Wednesday 14 September 2016

All The Deets On My Mental Health

As this blog is a mixture of a bit of beauty and a bit about my life, some things that I'm sure will be about neither.
I do tend to waffle :D
I thought I would write a post talking about my mental health. Kinda like an introduction to what my life is like living with mental illness'.
It makes sense to me that I should share with you the details as I'm sure I will be talking about it quite a bit on my blog/channel.

Ok, so I've got OCD. I was diagnosed in 2014, and it really isn't all about being overly organized and washing your hands all the time
(although, I am guilty of both of those!).
At that time I was working in a shop and I was getting more and more stressed.
I was crying everyday, panicking and I wasn't even able to switch off when I got home.
I was checking and re-checking everything. It was taking up so much of my time.
Even when I had checked something for the 5th time I still wasn't convinced.
literally didn't trust my own brain.

Something wasn't right.
My family had seen everything that was going on and urged me to see a doctor.
I was diagnosed and in some ways it helped to know what was going on.
Unfortunately I had to leave my job within weeks of being diagnosed.
It had continued to worsen and the whole situation became more than I felt I could handle.

The best way for me to describe it is the same way a lot of others do and that is to break down the name itself :
Obsessive Compulsive Disorder.
Having OCD involves having obsessions. For example, I will feel dirty. Literally dirty.
It may be because I have touched something I think may be dirty or sometimes, I just plain feel it.
I panic. I fear contaminating someone/something so I try to find a way to deal with this situation.

Which leads us to the compulsions.
Performing physical and/or mental 'rituals' in the hopes of relieving the anxiety.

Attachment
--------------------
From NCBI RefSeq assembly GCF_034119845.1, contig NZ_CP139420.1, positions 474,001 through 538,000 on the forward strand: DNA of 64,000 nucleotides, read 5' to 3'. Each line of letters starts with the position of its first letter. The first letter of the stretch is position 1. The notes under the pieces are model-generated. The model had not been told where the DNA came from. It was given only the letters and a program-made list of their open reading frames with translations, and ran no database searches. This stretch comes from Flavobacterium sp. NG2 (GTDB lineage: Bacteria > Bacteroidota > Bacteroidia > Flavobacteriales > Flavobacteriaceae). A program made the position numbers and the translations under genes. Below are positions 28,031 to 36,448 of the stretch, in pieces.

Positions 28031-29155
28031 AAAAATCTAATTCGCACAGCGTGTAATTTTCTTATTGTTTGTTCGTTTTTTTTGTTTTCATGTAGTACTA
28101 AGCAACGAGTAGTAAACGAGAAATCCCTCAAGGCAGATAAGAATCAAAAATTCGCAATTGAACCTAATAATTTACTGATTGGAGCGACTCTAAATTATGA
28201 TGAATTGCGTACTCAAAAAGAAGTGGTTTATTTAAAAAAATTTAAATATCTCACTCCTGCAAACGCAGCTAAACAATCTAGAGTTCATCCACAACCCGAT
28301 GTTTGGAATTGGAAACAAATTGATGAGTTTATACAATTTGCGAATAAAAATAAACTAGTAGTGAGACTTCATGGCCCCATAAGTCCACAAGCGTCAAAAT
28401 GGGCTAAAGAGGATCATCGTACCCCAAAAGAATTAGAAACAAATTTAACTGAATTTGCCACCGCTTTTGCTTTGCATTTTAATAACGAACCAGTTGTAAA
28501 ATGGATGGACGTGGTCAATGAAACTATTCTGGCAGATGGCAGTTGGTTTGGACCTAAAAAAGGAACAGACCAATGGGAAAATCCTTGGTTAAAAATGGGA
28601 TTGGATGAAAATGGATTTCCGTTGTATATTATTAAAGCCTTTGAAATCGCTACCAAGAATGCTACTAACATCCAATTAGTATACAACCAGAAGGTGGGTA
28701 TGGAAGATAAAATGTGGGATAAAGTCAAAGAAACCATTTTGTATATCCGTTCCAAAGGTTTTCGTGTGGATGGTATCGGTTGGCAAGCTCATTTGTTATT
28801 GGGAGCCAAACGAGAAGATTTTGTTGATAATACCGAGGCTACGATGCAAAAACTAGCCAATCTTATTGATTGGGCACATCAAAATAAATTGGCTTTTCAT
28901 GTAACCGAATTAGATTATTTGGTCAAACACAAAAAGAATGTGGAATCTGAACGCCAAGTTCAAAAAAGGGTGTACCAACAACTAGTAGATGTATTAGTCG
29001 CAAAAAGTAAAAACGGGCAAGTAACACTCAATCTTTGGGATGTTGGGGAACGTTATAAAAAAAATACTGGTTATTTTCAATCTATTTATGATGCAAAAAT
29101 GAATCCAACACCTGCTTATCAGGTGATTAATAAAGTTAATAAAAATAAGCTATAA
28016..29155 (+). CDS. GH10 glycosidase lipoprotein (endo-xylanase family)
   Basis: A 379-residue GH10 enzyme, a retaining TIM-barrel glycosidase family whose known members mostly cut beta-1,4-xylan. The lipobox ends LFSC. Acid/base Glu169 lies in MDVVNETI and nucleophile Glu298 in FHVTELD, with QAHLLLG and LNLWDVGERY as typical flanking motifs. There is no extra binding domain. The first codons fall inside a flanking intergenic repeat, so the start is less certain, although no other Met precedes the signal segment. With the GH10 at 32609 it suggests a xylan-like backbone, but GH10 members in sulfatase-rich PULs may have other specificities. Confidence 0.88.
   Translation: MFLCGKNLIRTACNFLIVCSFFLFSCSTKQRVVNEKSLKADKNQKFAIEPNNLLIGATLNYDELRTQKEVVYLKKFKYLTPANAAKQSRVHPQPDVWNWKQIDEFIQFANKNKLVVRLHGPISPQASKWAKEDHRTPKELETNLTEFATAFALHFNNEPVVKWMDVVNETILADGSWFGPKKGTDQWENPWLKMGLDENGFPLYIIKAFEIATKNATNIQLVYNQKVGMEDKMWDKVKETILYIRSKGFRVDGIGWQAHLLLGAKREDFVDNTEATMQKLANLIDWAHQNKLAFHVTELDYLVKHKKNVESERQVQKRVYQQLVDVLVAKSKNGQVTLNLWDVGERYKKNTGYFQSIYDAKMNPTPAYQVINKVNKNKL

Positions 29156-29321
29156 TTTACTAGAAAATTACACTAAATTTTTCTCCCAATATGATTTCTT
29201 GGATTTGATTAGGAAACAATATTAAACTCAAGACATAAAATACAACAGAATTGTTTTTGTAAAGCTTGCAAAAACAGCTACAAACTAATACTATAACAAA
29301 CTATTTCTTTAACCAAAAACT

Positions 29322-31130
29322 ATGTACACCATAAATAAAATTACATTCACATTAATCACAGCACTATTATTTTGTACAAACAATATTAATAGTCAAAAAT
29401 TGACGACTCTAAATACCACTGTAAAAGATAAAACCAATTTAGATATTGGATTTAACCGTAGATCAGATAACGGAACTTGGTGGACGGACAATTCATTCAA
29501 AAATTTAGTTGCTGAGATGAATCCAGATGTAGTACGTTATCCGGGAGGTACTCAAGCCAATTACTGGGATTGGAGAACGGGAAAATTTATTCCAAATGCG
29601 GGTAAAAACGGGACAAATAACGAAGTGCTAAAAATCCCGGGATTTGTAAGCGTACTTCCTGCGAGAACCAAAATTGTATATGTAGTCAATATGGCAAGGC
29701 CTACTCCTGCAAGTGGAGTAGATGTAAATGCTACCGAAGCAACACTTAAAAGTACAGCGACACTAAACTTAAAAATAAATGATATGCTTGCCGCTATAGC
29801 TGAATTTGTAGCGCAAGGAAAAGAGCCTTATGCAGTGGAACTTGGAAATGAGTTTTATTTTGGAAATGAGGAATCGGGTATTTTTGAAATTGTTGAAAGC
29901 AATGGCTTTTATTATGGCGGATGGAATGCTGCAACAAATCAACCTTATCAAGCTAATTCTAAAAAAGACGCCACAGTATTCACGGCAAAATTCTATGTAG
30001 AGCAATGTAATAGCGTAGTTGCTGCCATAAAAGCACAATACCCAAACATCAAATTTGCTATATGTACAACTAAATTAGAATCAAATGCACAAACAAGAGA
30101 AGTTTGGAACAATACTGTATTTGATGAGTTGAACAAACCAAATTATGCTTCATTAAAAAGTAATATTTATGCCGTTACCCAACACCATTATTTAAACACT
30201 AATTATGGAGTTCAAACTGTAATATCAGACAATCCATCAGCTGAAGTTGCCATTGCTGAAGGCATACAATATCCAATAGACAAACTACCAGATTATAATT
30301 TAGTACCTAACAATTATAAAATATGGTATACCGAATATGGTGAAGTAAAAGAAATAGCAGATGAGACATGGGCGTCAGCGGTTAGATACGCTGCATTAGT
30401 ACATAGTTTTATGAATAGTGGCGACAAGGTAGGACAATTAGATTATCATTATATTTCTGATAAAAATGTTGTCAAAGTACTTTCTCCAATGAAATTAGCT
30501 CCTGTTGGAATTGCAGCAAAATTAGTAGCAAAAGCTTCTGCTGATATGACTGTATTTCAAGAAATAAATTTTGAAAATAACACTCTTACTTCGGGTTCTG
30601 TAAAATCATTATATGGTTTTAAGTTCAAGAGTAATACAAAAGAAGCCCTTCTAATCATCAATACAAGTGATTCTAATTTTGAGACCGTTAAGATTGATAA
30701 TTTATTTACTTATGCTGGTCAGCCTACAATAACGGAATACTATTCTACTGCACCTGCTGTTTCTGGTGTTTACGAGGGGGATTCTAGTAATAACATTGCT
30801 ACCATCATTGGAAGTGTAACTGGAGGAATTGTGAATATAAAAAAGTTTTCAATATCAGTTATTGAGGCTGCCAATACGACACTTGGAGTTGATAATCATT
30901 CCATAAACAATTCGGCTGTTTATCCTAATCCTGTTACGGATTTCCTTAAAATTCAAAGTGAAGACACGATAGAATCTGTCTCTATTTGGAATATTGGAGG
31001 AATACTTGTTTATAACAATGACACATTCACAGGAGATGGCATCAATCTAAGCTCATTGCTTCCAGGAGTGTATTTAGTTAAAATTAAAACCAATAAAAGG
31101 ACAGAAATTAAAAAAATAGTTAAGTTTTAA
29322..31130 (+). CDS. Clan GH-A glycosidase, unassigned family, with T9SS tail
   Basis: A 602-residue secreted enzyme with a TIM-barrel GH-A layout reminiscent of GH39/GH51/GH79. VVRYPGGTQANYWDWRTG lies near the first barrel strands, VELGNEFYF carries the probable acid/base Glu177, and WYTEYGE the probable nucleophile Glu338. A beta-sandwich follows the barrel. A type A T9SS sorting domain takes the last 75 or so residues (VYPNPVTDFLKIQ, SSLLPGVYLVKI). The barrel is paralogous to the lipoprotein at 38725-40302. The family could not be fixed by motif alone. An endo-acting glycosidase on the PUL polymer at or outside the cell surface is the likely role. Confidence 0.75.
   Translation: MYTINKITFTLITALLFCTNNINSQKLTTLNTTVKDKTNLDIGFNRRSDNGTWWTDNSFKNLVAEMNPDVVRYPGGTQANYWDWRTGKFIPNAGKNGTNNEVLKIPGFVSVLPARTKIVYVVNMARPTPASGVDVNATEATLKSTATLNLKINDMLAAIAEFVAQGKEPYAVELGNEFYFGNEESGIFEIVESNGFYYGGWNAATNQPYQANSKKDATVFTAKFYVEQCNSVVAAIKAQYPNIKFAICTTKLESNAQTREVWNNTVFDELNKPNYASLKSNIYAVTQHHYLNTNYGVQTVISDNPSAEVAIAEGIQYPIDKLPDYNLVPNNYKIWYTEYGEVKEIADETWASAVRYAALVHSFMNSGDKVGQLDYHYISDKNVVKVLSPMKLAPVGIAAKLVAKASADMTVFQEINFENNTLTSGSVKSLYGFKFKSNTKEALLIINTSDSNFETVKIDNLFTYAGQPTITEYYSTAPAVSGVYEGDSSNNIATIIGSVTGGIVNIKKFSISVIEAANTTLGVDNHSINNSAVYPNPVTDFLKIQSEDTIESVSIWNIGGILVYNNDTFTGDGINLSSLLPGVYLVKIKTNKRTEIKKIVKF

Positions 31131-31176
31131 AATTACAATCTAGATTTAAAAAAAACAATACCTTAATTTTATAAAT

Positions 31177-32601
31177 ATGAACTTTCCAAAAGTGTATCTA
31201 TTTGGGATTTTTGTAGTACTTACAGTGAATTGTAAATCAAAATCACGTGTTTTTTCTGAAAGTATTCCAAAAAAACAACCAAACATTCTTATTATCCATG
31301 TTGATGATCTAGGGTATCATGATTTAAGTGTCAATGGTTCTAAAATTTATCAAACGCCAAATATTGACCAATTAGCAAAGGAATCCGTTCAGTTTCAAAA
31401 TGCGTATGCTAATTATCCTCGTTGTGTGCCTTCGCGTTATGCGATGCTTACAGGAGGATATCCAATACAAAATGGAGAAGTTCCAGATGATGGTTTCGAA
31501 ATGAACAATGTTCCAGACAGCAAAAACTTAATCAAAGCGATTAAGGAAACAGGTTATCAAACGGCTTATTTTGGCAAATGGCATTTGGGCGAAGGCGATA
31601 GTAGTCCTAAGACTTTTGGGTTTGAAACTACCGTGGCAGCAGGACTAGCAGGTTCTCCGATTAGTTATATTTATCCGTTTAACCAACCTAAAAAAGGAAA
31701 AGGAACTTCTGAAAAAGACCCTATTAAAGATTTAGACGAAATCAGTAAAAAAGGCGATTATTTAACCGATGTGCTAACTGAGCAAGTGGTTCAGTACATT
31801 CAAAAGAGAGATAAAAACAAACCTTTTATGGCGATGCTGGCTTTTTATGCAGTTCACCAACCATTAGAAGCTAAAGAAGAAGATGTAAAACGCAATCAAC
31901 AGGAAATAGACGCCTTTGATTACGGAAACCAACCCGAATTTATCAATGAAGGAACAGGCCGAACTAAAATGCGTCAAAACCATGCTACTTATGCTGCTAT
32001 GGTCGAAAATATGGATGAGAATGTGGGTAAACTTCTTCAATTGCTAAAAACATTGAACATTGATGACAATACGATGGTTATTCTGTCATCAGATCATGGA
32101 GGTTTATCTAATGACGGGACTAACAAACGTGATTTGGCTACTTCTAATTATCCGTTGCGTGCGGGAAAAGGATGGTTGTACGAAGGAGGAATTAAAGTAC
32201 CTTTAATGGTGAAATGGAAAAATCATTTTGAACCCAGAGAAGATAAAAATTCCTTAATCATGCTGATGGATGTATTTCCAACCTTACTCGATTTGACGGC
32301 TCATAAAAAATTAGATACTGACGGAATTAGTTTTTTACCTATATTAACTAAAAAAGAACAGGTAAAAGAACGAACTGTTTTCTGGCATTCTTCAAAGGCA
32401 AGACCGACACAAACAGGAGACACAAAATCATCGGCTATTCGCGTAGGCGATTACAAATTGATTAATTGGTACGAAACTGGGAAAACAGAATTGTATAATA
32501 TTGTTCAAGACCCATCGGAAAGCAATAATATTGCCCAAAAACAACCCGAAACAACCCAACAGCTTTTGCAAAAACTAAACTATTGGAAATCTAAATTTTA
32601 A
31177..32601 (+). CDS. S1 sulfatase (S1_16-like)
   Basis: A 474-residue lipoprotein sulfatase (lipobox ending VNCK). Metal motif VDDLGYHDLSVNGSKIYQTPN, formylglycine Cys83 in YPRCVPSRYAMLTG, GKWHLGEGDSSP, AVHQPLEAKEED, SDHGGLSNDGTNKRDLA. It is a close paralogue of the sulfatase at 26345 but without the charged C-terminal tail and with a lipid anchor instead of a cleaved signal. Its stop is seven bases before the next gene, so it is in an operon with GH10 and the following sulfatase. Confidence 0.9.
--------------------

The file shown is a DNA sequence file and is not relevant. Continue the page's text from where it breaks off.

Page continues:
In this scenario, I would then want to quickly find a way to wash my hands, if I can't do that for whatever reason, I will use hand sanitizer.

That brings us to the 'D' - Disorder.
OCD is a mental disorder and not something to be taken lightly or romanticized.
"The illness affects as many as 12 in every 1000 people (1.2% of the population) from young children to adults, regardless of gender or social or cultural background. In fact, it can be so debilitating and disabling that the World Health Organisation (WHO) has actually ranked OCD in the top ten of the most disabling illnesses of any kind, in terms of lost earnings and diminished quality of life." *link*

Unfortunately, I have obsessions and compulsions from a few different 'types' of OCD.
In the beginning, my main compulsions were centered around checking.
Whether it be plugs, windows, the correct orders at work, making sure I haven't said the wrong thing... The list goes on.
Ever since then, my checking has minimized; due to the fact that I am at home everyday and don't go out and mingle with people very much
(reducing the amount of plug checking, talking to people etc.).
My contamination OCD has progressively gotten worse. I don't like being touched, touching other people or their belongings.
I am not scared of germs, I am concerned that I may be dirty/contaminated and that in touching someone/something I will make them ill.

During my first round of C.B.T, it was brought to my attention that I have a heightened sense of responsibility.
To me, anything and everything is my fault. I feel it wholeheartedly, it's not just a passing feeling.
I have a hard time believing otherwise.

I also suffer with anxiety. Talking in general and interacting isn't easy for me.
I worry a lot about what I say and that I may hurt someones feelings or offend them.

Amidst everything, I struggle with lack of self care.
I am not a priority and I don't treat myself with the love and respect that I feel everyone should.

Recovery whilst feeling this way is incredibly difficult to say the least, but I am trying to persist.

So that's pretty much the ins and outs of my mental health.
With each of the above mentioned issues I struggle with, it has been a learning curve.
Since being diagnosed, I have looked back and been able to see that some illnesses have been with me for quite some time, under the radar.
I wasn't always as constrained as I am now and that gives me hope for the future :)

This year I have begun to learn how to live with my mental illness' rather than be controlled by them and that is a huge deal to me.
Baby steps.

I would love to be able to raise awareness and in any way help others - even if that is just by showing that fellow sufferers are not alone 

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